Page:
- I like to keep all the money together until after the sale, then divide up the money according to each person’s total in the notebook. Make sure the grand total in the notebook equals the cash that you have (minus the seed money) before you give each person his or her payout. If you paid for advertising, you can split the cost between the participants.
Maximize Sales and Profits
- Know ahead of time the lowest price you will take on an item (or if the price is non-negotiable). Don’t be afraid to stick to your guns.
- Post larger or higher-priced items individually on Craigslist, Facebook, etc. Then you’ll attract people who are looking for what you’re selling. You can charge a higher price since buyers are coming specifically for that item. You’re much more likely to find buyers than just hoping that someone will be in the market for your random, unique, or higher-priced items. As a bonus, you’ll have more people attend your sale and you won’t have to schedule meet-ups with potential buyers of your big ticket items.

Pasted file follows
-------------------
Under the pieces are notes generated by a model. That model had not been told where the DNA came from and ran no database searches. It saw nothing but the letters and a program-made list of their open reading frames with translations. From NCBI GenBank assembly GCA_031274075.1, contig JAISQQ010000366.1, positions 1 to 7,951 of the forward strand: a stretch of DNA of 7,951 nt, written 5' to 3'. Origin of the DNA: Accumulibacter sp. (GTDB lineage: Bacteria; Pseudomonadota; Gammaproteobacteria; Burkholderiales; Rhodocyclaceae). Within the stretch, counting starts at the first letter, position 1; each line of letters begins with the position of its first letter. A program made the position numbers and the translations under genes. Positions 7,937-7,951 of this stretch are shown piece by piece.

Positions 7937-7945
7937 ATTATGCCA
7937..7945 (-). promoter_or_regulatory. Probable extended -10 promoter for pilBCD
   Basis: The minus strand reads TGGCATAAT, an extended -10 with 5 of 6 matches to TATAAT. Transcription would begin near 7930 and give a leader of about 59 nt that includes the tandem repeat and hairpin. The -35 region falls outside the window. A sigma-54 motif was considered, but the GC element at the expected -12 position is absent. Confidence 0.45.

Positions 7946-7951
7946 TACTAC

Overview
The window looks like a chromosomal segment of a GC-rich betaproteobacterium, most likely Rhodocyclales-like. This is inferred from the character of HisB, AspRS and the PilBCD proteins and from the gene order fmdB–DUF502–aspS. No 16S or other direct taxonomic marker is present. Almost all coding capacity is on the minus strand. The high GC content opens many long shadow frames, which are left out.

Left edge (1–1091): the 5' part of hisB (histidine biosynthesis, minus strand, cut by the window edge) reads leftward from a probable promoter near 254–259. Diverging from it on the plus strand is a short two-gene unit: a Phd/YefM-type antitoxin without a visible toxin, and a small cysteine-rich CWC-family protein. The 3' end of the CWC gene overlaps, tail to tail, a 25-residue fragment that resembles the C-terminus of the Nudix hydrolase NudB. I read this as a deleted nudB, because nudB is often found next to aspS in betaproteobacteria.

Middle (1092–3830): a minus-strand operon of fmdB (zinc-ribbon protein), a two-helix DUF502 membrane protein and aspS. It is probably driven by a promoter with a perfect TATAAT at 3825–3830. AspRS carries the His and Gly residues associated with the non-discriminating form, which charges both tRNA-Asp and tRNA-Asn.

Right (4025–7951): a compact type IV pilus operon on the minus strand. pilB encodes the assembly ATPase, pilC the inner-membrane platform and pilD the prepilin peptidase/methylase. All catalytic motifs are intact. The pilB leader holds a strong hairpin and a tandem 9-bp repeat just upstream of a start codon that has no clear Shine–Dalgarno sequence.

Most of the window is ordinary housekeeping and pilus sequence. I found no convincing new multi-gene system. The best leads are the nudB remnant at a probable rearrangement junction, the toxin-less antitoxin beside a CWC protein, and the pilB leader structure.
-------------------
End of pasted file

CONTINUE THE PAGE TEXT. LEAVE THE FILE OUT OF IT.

- If you’re more interested in getting rid of stuff than making top dollar, having a half-price sale for the last hour or a “stuff a bag of clothes for $2” is a great way to move some inventory. Tell customers about the upcoming discount time throughout the day and some will come back. Advertise your end-of-sale sale online along with pictures of what’s left.